How to Start a Greenhouse Farming Business

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Joanna Marie, Negosentro |  Farming is coming back as a hobby and small business venture. Greenhouses stand out as a good way to cash in since you can produce far more produce or flowers throughout the year and typically do so in relatively little space. Or, you could produce plants that otherwise have to be transported long distances, tapping into the local sourcing movement. Here are a few tips on how to start your very own greenhouse business.

Decide What You’re Going to Grow

The plants you decide to grow will determine everything else about the operation. They will determine everything from what seeds you need to buy to environmental controls and supporting equipment. Don’t just pick crops that are in high demand. Look for crops that require minimal care and ideally require as little space as possible if you’re just starting.

Running a greenhouse is simpler if you have one exclusive crop. If you want to expand later, you can either get a bigger greenhouse or a second one and start producing more of the same crop or other species that are in demand. Having too many types of crops can be a logistical nightmare with all the different watering, fertilizing, spraying and shade requirements, so keep things simple.

Run the Numbers

You’ll need to learn how much you can receive for grade A products and secondary markets. Knowing the price that you’ll earn for the plants gives you a starting point for your operating budget.

Multiply the yield per square foot by the price you’d receive by the number of square feet you’ll be growing the crop in. This gives you the maximum gross income from which you’ll have to pay bills out of. However, since you’re just starting out, take another 20% off that theoretical value at a minimum. You’re not going to achieve those ideal figures for your first crop.

Generate some rough estimates on operating expenses like rent for the land or the greenhouses themselves, the water bill, the electric bill, and labor costs. If the budget looks too tight, start looking for ways to reduce your costs.

Maybe you need to buy used equipment. You may want to choose a less labor-intensive crop or one that doesn’t require as much water and heat. It is certainly cheaper and easier to change plans now than try to re-tool an existing greenhouse after failing to sell your first crop.

Design Your Greenhouse

Once you’ve decided what you’re going to grow and understand the conditions needed to raise it, you can design your greenhouse. You may need to bring in help, not only to lay out beds but also to determine where pumps, irrigation pipes, grow lights and power lines need to be.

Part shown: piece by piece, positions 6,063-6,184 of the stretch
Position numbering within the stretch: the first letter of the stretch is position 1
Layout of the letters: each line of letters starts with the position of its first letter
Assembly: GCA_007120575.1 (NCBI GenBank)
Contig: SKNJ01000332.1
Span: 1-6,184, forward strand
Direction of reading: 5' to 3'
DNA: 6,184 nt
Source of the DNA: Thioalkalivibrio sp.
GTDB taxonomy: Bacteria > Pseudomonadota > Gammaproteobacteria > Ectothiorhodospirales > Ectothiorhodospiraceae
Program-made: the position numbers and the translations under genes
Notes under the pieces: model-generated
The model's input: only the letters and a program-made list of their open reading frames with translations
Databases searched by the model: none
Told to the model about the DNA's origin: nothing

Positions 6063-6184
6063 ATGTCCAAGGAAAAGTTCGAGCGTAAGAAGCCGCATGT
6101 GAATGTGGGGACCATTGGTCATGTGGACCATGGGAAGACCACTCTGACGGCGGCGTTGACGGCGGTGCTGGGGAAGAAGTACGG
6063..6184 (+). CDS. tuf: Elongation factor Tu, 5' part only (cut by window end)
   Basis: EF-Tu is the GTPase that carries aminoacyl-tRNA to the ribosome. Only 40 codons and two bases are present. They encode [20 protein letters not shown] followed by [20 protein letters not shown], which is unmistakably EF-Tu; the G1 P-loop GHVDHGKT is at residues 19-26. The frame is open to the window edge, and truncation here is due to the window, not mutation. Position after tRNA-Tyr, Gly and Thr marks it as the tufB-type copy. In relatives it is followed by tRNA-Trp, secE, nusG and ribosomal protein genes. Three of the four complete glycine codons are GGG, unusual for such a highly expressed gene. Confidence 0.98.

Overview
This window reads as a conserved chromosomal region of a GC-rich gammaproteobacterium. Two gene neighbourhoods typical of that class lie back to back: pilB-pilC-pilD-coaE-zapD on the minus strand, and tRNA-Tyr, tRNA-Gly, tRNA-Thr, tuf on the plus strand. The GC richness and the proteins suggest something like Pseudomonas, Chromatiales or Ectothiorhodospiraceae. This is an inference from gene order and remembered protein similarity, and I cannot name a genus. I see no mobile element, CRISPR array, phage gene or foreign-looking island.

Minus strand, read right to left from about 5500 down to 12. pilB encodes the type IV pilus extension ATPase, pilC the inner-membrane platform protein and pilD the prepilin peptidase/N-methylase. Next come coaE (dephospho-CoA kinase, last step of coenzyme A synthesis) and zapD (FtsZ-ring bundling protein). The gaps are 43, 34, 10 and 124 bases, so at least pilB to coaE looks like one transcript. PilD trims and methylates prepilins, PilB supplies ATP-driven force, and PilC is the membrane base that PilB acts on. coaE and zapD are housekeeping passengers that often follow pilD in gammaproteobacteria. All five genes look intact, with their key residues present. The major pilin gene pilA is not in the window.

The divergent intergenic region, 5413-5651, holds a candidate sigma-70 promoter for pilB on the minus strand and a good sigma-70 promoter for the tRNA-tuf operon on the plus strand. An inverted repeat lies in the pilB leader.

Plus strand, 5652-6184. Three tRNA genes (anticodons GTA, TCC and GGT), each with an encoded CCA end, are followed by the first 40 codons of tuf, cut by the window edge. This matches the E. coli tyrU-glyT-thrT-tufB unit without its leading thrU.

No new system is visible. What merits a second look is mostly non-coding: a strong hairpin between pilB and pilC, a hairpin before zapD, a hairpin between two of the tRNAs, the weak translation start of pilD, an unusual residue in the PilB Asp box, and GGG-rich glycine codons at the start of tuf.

And always remember to plan for access as well. This means having enough space to be able to walk between the rows and around pumps and generators in case something goes wrong. You or the experts you hire will need to take the rules regarding drainage, wastewater collection, power connections and water connections into account.

Look up information on commercial California greenhouses and their manufacturers to find out the rates world-class greenhouse builders charge for designs like yours. They may be able to advise you regarding the permits required to install the greenhouse, as well, or you may need to seek professional advice.

Buy Your Supplies

Now that you have a greenhouse, you need to buy your supplies. They may be seeds, seedlings or plugs. You may be buying soil or liquid fertilizer for a hydroponics system. You should already have generated the shopping list as part of your business plan, but you may have waited until after you had the infrastructure in place to go shopping. Buying items too soon mean you run the risk of having a stack of boxes in the shed when you’re told the local zoning board won’t let you put the greenhouse there.

Start Marketing

While you’ve already done a feasibility study, now is the time to be working hard building the contacts to sell your product. If you’re selling produce, try to get a kiosk at a local farmer’s market on board. Create recipe cards that include your crop and contain your contact information; hand them out at farmer’s markets and send them to local residences. The more visibility you get, the more chances you’ll have repeat clients, as long as your product is top quality.

Conclusion

Raising crops in a greenhouse may allow you to start generating some good income with reasonable capital. It’s also a great way to monetize your horticultural skills and offer a product you love.